• front group (13)
    • Funding (1)
    • GAO (1)
    • general interest (22)
    • Generally Recognizes as Safe (1)
    • George Washington University (1)
    • Georgia (1)
    • Georgia Health News (1)
    • Globally Harmonized System (GHS) (5)
    • Government Accountability Office (5)
    • GRAS (5)
    • haz (1)
    • hazard (6)
    • health-based benchmark (3)
    • High Production Volume (HPV) (23)
    • home buyers (1)
    • home sales (1)
    • Household action level (3)
    • HUD (3)
    • hypochlorite (2)
    • hypochlorite bleach (1)
    • ICC (1)
    • IEUBK (1)
    • in vitro (14)
    • in vivo (11)
    • Indiana (1)
    • industry tactics (45)
    • inf (1)
    • Infants (1)
    • informed substitution (1)
    • Infrastructure (1)
    • inhalation (18)
    • International Code Council (1)
    • IUR/CDR (27)
    • Japan (3)
    • Lautenberg Act (71)
    • LCR (2)
    • lead (34)
    • Lead 1950 (1)
    • lead and copper rule (4)
    • lead dust hazard (2)
    • Lead Dust Standards (1)
    • Lead Exposure (6)
    • lead hazard (2)
    • Lead in Drinking Water (6)
    • lead poisoning preventon (1)
    • Lead Service Line (4)
    • Lead Service Lines (4)
    • lead-based paint (6)
    • Lead-safe (1)
    • lead-safe renovations firms (1)
    • lead-safe renovator (1)
    • Legislation (1)
    • Los Angeles (1)
    • LSHR (1)
    • LSL (1)
    • LSL Replacement Collaborative (1)
    • Mapping (1)
    • markets (1)
    • Markey (1)
    • MCHM (1)
    • mercury (4)
    • methyl eugenol (1)
    • methylene chloride (3)
    • methylmercury (2)
    • microbiome (3)
    • Milken Institute School of Public Health (1)
    • model (2)
    • NAAQS (1)
    • nanodelay (4)
    • nanosilver (6)
    • National Academy of Sciences (NAS) (20)
    • National Institute for Occupational Safety and Health (NIOSH) (7)
    • National Institute of Environmental Health Sciences (NIEHS) (5)
    • National Nanotechnology Initiative (NNI) (7)
    • National Toxicology Program (1)
    • NCHH (1)
    • NDWA (1)
    • NDWAC (2)
    • Neurotoxin (1)
    • New chemicals (10)
    • Newark (1)
    • NHANES (2)
    • Nitrates (1)
    • NL Industries (1)
    • NMP (3)
    • NYC (1)
    • Oatmeal (1)
    • Obama (1)
    • obesity (6)
    • Occupational Safety and Health Administration (OSHA) (3)
    • Office of Information and Regulatory Affairs (OIRA) (4)
    • Office of Management and Budget (OMB) (16)
    • Office of Pollution Prevention and Toxics (OPPT) (3)
    • Ohio (1)
    • oil dispersant (18)
    • ortho-phthalate (1)
    • ortho-phthalates (2)
    • packaging (1)
    • paint (2)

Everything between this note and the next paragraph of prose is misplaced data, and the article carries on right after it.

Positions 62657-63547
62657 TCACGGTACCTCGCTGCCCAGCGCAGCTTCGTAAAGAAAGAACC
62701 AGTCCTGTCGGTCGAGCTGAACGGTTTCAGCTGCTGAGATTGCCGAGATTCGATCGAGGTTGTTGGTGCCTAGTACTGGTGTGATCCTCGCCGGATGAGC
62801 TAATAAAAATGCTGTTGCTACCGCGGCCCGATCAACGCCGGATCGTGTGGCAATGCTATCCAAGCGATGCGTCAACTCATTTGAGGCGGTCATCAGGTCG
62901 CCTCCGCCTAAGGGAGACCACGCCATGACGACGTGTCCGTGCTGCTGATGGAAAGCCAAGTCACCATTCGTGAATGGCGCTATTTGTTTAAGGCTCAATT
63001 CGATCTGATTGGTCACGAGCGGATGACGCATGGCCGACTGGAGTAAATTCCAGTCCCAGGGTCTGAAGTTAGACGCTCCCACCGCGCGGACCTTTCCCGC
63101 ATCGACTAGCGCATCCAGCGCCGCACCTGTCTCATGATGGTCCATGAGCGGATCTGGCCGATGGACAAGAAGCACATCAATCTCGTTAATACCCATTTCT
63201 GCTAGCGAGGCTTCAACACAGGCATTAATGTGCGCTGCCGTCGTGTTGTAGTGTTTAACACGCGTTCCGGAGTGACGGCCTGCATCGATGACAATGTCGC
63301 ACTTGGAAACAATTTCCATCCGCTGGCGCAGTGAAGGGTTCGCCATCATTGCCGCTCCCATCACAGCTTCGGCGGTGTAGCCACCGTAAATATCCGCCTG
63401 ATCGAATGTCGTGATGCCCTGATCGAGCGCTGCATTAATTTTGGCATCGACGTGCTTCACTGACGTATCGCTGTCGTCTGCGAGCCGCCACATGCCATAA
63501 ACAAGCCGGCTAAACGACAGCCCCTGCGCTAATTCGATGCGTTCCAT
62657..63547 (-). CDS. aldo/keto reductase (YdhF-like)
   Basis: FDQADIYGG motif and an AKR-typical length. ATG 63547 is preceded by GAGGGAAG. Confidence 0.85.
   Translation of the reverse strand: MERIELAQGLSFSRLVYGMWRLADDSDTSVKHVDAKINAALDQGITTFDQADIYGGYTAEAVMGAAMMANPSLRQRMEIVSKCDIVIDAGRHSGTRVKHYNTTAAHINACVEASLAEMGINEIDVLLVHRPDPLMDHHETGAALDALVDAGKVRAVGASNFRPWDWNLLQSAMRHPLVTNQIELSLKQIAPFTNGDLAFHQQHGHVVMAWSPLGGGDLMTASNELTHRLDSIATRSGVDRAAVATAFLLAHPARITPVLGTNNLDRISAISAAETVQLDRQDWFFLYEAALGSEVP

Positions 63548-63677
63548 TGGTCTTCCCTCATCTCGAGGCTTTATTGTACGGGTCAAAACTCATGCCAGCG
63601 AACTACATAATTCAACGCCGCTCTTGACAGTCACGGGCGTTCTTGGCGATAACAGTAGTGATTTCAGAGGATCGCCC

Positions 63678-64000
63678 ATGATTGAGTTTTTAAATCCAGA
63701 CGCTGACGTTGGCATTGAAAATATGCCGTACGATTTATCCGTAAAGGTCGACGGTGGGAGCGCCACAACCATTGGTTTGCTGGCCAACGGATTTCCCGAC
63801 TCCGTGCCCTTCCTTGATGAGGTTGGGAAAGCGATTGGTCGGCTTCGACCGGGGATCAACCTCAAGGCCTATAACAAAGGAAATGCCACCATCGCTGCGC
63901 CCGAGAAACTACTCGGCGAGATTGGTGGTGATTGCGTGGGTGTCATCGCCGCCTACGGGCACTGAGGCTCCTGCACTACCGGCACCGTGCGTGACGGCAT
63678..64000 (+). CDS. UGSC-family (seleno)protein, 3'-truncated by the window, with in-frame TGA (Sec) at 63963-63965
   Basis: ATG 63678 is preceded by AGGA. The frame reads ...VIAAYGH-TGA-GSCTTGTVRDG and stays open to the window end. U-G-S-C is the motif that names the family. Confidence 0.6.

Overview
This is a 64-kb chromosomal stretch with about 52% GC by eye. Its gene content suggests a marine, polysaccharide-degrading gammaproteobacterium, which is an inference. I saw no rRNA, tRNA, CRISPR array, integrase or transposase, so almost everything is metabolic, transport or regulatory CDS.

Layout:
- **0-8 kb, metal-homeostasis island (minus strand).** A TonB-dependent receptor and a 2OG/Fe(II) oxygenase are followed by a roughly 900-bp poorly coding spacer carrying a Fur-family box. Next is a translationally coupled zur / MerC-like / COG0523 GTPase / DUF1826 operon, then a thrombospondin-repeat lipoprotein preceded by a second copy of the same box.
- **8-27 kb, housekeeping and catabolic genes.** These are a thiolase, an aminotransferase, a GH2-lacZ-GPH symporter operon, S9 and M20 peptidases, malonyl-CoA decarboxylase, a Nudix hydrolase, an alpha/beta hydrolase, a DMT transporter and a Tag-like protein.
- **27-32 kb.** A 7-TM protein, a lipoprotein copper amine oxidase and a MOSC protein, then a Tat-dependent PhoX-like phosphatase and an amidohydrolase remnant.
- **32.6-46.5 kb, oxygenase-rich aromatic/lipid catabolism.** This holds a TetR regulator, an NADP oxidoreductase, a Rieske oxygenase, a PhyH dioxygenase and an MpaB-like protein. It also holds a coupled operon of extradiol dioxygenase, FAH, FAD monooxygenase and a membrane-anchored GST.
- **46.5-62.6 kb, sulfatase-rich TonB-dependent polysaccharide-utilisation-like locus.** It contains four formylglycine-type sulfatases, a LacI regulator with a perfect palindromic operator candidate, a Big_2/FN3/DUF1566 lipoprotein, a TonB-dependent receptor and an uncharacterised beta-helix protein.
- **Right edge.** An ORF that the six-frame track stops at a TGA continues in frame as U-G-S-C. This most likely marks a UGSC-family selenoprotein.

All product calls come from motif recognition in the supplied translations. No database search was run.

• PBDEs (19)
    • Pennsylvania (1)
    • perchlorate (7)
    • Persistent Bioaccumulative and Toxic (PBT) (22)
    • personal care products (1)
    • pesticide (1)
    • pesticides (8)
    • PFOA (1)
    • Philadelphia (1)
    • phthalate (1)
    • phthalates (21)
    • pipes (1)
    • plastic packaging (1)
    • Podcast (9)
    • polycyclic aromatic hydrocarbons (PAH) (5)
    • prenatal (6)
    • prioritization (38)
    • Private Property (1)
    • Pruitt (1)
    • Public Nuisance (1)
    • Public Water Supplier (1)
    • PWS Water Board (1)
    • Quigley (1)
    • real estate (1)
    • red (1)
    • Redfin (1)
    • Reference Dose (1)
    • Regulatory Accountability Act (3)
    • Regulatory Reform (1)
    • renovation (1)
    • rental (1)
    • renters (1)
    • report on carcinogens (1)
    • reproductive (2)
    • residential code (1)
    • revised CSIA (4)
    • Rice (1)
    • rice cereal (1)
    • right-to-know (1)
    • risk assessment (73)
    • Risk Communication (1)
    • risk evaluation (2)
    • RRP (1)
    • Safe Chemicals Act (24)
    • Safer Chemicals Healthy Families (33)
    • safety (2)
    • salami (2)
    • SB 1398 (1)
    • Science Advisory Board (1)
    • SDWA (1)
    • Seattle (1)
    • secrecy (1)
    • SHEDS (1)
    • Sherwin Williams (1)
    • Sierra Club (1)
    • Significant New Use Rule (SNUR) (21)
    • Small business (1)
    • snur (1)
    • soil (1)
    • soil lead hazard (1)
    • South Korea (4)
    • State Senator Levya (1)
    • styrene (7)
    • Substances of Very High Concern (SVHC) (15)
    • synthetic dyes (1)
    • systematic review (1)
    • TBB (2)
    • TDS (1)
    • test rule (18)
    • Thiocyanate (1)
    • Toddlers (1)
    • toolkit (1)
    • total diet study (2)
    • Tox21 (5)
    • ToxCast (10)
    • toxic substances control act (1)
    • Transparency (2)
    • tributyltin (3)
    • trichloroethylene (TCE) (10)
    • TSCA inventory (2)
    • TSCA Modernization Act (14)
    • TSCA Reform (1)
    • TSCA Title IV (1)
    • Turkey (3)
    • U.S. states (18)
    • User Service Line (1)
    • Utility Commission (1)
    • Voluntary (1)
    • vulnerable populations (1)
    • Walmart (3)
    • Washington Post (1)
    • WebMD (1)
    • Wisconsin (1)
    • worker safety (23)
    • wristband (2)
    • WV chemical spill (12)
    • yellow (1)
    • Zillow (1)